Acacias of Australia

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Acacia saligna (Labill.) H.L.Wendl.

Common Name

Coojong, Golden Wreath Wattle, Orange Wattle, Blue-leafed Wattle, Western Australian Golden Wattle




Widespread, often common in south-western W.A., extending from Wilgiamia Pool (c. 30 km due NE of Kalbarri) SE to Ponier Rock (c. 65 km due S of Balladonia), but also occurring c. 230 km ENE of Kalbarri on Meka, Murgoo and Jingemarra Stns. Naturalised in S.A., Qld, N.S.W., Vic. and Tas.; widely planted abroad (see below).


Shrub or tree (1–) 3–10 m high, often root-suckering. Bark grey, texture variable (see below). Branchlets normally slightly flexuose, sometimes pruinose, glabrous. Phyllodes patent to pendulous, variable in shape and size, linear to lanceolate, straight to falcate, usually 10–25 cm long and 5–35 mm wide, often larger towards base of plant, green to glaucous, glabrous, with prominent midrib, finely penninerved (absent on very narrow phyllodes); gland ±disciform, 1–2 mm wide, 0–3 mm above pulvinus; pulvinus mostly 1–2 mm long, coarsely wrinkled. Inflorescences mostly 2–10-headed racemes, enclosed when young by imbricate bracts, with bract scars evident at anthesis; buds obtuse to acute or acuminate, 2–7 mm long; raceme axes mostly 2–60 mm long, glabrous; peduncles 5–15 mm long, glabrous; heads globular, mostly 25–55-flowered, mostly golden to lemon yellow. Flowers 5-merous; sepals c. 4/5-united. Pods linear, flat, shallowly constricted between seeds, 8–12 cm long, 4–6 mm wide, thinly coriaceous, glabrous. Seeds longitudinal, oblong to slightly elliptic, 5–6 mm long, shiny, dark brown to black; aril clavate.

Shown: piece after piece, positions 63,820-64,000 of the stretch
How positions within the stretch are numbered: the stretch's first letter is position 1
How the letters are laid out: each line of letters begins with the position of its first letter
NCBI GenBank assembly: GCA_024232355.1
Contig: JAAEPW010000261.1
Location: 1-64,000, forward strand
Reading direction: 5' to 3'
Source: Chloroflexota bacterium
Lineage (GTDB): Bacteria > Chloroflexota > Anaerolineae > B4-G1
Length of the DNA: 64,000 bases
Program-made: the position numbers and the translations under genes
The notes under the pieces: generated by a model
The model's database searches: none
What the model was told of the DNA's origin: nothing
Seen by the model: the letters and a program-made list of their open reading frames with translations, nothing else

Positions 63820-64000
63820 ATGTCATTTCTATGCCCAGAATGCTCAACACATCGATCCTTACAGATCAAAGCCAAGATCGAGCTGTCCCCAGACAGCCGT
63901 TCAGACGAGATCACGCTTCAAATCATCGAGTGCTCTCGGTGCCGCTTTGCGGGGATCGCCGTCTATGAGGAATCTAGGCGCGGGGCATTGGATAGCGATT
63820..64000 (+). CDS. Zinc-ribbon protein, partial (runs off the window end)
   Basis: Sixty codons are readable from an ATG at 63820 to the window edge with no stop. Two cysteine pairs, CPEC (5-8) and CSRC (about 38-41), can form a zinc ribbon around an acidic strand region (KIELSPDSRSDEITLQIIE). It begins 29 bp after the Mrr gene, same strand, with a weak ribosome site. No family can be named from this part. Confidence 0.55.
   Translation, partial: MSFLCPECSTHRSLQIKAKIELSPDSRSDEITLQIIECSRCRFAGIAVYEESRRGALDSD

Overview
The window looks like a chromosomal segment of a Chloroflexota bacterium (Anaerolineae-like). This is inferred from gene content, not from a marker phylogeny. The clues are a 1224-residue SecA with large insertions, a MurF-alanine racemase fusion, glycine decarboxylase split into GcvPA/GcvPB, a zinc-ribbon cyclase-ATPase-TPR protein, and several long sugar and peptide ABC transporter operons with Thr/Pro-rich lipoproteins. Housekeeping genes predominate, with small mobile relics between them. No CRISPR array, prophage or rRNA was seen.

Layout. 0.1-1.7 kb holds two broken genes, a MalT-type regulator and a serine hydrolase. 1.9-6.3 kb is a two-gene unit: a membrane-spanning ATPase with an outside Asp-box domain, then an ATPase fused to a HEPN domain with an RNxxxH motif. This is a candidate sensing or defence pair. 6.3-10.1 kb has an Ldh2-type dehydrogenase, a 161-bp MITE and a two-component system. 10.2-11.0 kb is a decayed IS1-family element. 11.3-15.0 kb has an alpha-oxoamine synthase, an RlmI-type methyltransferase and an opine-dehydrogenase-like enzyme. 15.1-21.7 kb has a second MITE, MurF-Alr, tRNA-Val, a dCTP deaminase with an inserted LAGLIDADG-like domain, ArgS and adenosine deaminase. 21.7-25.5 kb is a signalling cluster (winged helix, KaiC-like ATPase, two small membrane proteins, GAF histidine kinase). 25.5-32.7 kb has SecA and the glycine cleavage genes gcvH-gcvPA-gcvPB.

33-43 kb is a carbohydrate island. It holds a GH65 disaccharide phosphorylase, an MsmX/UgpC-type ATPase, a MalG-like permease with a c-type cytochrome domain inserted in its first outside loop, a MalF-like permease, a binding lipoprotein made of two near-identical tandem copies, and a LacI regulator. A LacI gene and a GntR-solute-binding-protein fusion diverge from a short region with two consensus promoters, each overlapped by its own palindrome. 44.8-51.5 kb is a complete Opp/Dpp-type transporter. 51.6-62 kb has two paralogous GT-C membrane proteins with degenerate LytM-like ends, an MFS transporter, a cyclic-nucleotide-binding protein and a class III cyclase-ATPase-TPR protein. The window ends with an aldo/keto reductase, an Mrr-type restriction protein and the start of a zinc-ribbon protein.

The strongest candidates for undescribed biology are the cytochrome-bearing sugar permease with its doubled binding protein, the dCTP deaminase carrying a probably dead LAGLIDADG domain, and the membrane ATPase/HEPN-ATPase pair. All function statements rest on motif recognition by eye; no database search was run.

In W.A., grows in a variety of habitats, including poor sandy soils of the Swan Coastal Plain, clayey soil around Geraldton, the sandplains N of Gingin, the Darling Ra. and the Great Southern region (where it is ±restricted to creeks and rivers), deep sands associated with watercourses (e.g. south coast of W.A.), the base of granite boulders in the wheatbelt, and in coastal dune systems (often forming dense thickets in the hollows between sand hills).

FOA Reference

Data derived from Flora of Australia Volumes 11A (2001), 11B (2001) and 12 (1998), products of ABRS, ©Commonwealth of Australia


Revised by B.R.Maslin